Second, our explorations of the natural world are always socially determined as ultimately it comes down to the resources we have at our disposal and what these resources will used for. An obvious example of this is to found in the study of evolution. When Darwin and his contemporaries first advanced the idea of evolution of the species it was vehemently resisted by organised religion as it not only challenged the prevailing ideas that maintained the status quo, it revealed the intimate, indeed incestuous relationship that existed between the state and religion.
And it’s not merely the fact that the science of evolution challenged the Bible’s view of the world, it’s the fact that Christianity was an integral part of a capitalist world view which asserted a hierarchal society, for example, between the state and the people. Indirectly, in challenging the Church’s view, evolution also challenged the prevailing and allegedly fixed social relationships of master and servant, of ruler and the ruled. This relationship is not at all obvious until one starts ‘connecting the dots’ and for this to happen, discrete explorations had to link up, for example, the study of history and economics.
Ultimately of course, the evolutionary interpretation of natural history (creationism notwithstanding) triumphed but not before undergoing some fundamental rewriting as it entered the public discourse.
In fact, far from threatening the rule of capital, evolutionary theory underwent a transformation and became the basis for what is called ‘social Darwinism’, a theory which attempts to justify the rule of capital as if it were a natural law, ‘survival of the fittest’ and so forth, thus reducing human actions to not much more than genetic programming in which the ‘law of the jungle’ prevails. Very convenient for a society predicated on the domination of the strongest and the subjugation of the weak and defenceless (those ‘less fit to compete’).
And in fact, we saw the development of the ‘sciences’ of anthropology and eugenics utilise a bastardised version of evolution to justify slavery and colonialism and its handmaiden, Christianity by branding the ‘African’ as pagan and thus not covered by the writings of the Bible, as only Christians were truly human. Here, religion and science (or pseudo-science) worked as one in order to justify economic exploitation, the effects of which still underpin racism today.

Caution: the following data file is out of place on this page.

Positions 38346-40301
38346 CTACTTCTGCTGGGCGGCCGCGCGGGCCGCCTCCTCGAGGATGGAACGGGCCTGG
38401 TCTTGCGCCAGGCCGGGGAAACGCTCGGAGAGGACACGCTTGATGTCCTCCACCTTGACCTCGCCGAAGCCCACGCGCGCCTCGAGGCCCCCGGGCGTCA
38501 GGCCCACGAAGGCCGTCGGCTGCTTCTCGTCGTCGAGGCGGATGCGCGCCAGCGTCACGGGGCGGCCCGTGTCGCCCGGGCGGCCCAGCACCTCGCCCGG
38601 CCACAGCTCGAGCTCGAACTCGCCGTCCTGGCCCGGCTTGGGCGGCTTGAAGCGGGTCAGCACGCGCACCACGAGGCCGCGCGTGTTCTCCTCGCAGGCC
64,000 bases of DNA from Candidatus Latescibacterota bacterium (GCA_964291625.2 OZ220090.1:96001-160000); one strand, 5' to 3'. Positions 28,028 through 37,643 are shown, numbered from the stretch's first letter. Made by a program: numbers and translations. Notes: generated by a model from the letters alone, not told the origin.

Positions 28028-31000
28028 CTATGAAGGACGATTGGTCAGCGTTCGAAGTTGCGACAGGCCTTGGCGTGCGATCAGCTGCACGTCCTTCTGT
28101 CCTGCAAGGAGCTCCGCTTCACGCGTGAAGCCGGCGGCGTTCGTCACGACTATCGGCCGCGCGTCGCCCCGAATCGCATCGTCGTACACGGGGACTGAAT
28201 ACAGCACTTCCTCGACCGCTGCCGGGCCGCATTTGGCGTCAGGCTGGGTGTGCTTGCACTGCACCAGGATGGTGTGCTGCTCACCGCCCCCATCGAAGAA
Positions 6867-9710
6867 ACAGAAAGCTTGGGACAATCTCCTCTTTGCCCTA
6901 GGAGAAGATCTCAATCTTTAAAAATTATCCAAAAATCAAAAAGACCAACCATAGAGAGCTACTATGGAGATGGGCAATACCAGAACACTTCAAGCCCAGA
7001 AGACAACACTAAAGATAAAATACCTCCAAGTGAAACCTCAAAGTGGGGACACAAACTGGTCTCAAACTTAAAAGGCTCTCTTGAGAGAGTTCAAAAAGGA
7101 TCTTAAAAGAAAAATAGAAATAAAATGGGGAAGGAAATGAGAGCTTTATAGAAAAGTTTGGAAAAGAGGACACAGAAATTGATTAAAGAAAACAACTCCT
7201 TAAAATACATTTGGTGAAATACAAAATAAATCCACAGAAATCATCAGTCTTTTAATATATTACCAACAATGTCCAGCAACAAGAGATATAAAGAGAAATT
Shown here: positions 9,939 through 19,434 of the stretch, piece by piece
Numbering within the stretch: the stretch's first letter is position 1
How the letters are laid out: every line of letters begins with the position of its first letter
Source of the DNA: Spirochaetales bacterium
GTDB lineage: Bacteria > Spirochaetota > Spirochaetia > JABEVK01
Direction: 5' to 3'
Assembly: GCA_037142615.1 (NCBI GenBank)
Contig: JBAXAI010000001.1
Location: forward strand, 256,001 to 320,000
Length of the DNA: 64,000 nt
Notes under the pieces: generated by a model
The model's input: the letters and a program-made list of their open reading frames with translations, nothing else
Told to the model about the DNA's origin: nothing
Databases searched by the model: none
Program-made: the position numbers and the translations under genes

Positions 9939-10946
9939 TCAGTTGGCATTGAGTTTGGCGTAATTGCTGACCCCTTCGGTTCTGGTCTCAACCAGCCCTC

So too, we see a comparable process at work in the decades during which our understanding of capitalism’s effect on the climate has gone through a transformation, first denial then a grudging acceptance and finally an attempt to bend the science to maintain the status quo.
The mendacious and misleading documentary ‘The Great Global Warming Swindle’, aired on Channel 4 TV and dealt with most effectively in the Medialens article ‘Pure propaganda – the great global warming swindle’, contains excellent examples of how science plays an avowedly political role in the debate about economic policies and indeed, the role of science in society.
“It’s very rare that a film changes history, but I think this is a turning point and in five years the idea that the greenhouse effect is the main reason behind global warming will be seen as total bollocks.” (’”Global Warming Is Lies” Claims Documentary,’ Life Style Extra, March 4, 2007)So writes Mark Durkin, writer and director of the documentary that asserts that global warming is not man-made. But scientists are people too with their own prejudices and self-interests as the Medialens piece reveals. But does this mean that we cannot trust science or scientists, an especially important question given the centrality of science to the issue of climate change?
And even more so because ‘climate science’ actually involves a multitude of formerly separate disciplines, each one no more nor less important than the rest. In fact, the issue of the climate highlights a fundamental transformation that has taken place in humanity’s relationship to the world, to Nature. Our impact on the planet is no longer local but planet-wide, even extra-planetary in scope.
Thus not only is it vitally important that we understand the role of science to our future but to recognise that science is a social process largely determined by forces that have absolutely nothing to do with science.
But given the complexity of the climate debate, how is the ‘lay-person’ to get a handle on the debate? Who are we to believe? The ‘Climate Swindle’ documentary referred to above is a perfect example of the problem we confront as even well-informed individuals have been misled by the claims made in the programme, which in turn emphasises the fact that the climate debate is not just about the climate or even industrialisation but about who makes decisions and why? Yet this is almost entirely absent from the ‘debate’. Instead, we are relegated to the role of passive onlooker as the ‘experts’ battle it out and politicians hide behind the skirts of the ‘experts’.
Which brings me back to my observations about controlling our own destinies, destinies which should no more be decided by scientists than by politicians and big business.
Unless the issue of climate change is made part of a broader debate about the kind of society we want, decision-making will remain the exclusive domain of the ruling elites, who will set the agenda and determine the limits of the debate, which is exactly what is happening.
There is no questioning the nature of capitalism as the sole cause of the current situation. It is assumed that by merely ‘rejigging’ some elements we can maintain business as usual, when it is surely obvious that capitalism’s impact is now global in scope and unless steps are taken now to challenge its domination, the future looks even bleaker than it already is.